“The Humility of a King”
Matthew 21:1-10 – April 2, 2023 (March 20, 2005)
Do you all have experiences of someone who is well-known? Someone whose name is on everybody’s lips? Someone who everybody is talking about? Whenever you hear the buzz, chances are it’s about that person. And when that well-known person, that person of greatness makes a big entrance, we know what to expect, don’t we? Well-known people are supposed to enter a city with pomp and ceremony: black limos, bands, waving, cheering crowds lining the streets, live coverage on television.
That is just what we have here in the Gospel reading for today (minus the limousines and the television coverage). The name of Jesus was on just about everyone’s lips. Some people were glad He had come to Jerusalem, and some people were mad He had come, and some people weren’t sure what to think. But, I suspect almost everyone in Jerusalem that day had some sort of idea or opinion, one way or another.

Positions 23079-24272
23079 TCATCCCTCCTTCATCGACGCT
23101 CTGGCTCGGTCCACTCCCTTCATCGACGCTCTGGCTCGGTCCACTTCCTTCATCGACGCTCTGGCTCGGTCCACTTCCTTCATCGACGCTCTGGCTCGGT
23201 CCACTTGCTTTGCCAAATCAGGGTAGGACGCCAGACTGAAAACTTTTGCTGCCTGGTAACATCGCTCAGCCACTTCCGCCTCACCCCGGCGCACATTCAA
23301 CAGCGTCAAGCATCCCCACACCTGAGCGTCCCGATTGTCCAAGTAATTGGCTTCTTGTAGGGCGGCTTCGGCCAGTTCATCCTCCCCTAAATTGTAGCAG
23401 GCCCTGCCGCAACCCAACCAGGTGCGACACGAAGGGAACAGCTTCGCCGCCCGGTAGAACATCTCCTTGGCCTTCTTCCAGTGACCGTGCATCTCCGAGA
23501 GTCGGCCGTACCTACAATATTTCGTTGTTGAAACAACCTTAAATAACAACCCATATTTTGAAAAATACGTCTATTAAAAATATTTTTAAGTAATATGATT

I bet a common question on people’s lips on that Sunday centuries ago was, “Who is this guy, anyway?” Let’s consider. The Rabbi Jesus had options. He could have quietly snuck into Jerusalem in the middle of the night, avoiding notice and controversy, and not making a fuss or bother. But that wouldn’t have been very kingly, would it?
Jesus could have entered Jerusalem boldly and proudly, seated on a big white horse, like other triumphant generals or kings. A conquering king on a horse is the very image of war and forcing submission. But—that wouldn’t have struck quite the right note, not with everything we know about Jesus.